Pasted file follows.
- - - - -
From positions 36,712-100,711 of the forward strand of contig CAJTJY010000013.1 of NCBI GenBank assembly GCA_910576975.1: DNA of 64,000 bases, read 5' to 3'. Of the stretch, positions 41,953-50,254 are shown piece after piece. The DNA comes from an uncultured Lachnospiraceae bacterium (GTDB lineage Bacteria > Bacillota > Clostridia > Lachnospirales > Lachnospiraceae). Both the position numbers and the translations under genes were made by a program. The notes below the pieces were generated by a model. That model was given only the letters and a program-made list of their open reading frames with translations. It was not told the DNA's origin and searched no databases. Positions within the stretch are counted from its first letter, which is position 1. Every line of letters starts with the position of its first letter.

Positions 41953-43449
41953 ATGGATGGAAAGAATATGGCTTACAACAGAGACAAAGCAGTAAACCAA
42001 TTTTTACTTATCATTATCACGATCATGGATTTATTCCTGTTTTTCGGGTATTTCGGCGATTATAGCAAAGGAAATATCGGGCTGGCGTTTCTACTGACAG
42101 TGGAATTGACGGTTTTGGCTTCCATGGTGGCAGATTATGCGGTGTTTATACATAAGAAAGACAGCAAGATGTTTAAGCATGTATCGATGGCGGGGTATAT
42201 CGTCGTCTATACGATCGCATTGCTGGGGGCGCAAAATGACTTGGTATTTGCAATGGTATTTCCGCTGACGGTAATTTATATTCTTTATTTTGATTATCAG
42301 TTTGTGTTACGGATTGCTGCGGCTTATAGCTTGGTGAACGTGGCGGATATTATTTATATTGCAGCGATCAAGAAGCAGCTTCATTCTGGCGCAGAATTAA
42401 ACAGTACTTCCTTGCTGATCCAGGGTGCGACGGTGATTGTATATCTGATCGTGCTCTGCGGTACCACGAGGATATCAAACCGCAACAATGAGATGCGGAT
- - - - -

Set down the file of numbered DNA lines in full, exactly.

From positions 36,712-100,711 of the forward strand of contig CAJTJY010000013.1 of NCBI GenBank assembly GCA_910576975.1: DNA of 64,000 bases, read 5' to 3'. Of the stretch, positions 41,953-50,254 are shown piece after piece. The DNA comes from an uncultured Lachnospiraceae bacterium (GTDB lineage Bacteria > Bacillota > Clostridia > Lachnospirales > Lachnospiraceae). Both the position numbers and the translations under genes were made by a program. The notes below the pieces were generated by a model. That model was given only the letters and a program-made list of their open reading frames with translations. It was not told the DNA's origin and searched no databases. Positions within the stretch are counted from its first letter, which is position 1. Every line of letters starts with the position of its first letter.

Positions 41953-43449
41953 ATGGATGGAAAGAATATGGCTTACAACAGAGACAAAGCAGTAAACCAA
42001 TTTTTACTTATCATTATCACGATCATGGATTTATTCCTGTTTTTCGGGTATTTCGGCGATTATAGCAAAGGAAATATCGGGCTGGCGTTTCTACTGACAG
42101 TGGAATTGACGGTTTTGGCTTCCATGGTGGCAGATTATGCGGTGTTTATACATAAGAAAGACAGCAAGATGTTTAAGCATGTATCGATGGCGGGGTATAT
42201 CGTCGTCTATACGATCGCATTGCTGGGGGCGCAAAATGACTTGGTATTTGCAATGGTATTTCCGCTGACGGTAATTTATATTCTTTATTTTGATTATCAG
42301 TTTGTGTTACGGATTGCTGCGGCTTATAGCTTGGTGAACGTGGCGGATATTATTTATATTGCAGCGATCAAGAAGCAGCTTCATTCTGGCGCAGAATTAA
42401 ACAGTACTTCCTTGCTGATCCAGGGTGCGACGGTGATTGTATATCTGATCGTGCTCTGCGGTACCACGAGGATATCAAACCGCAACAATGAGATGCGGAT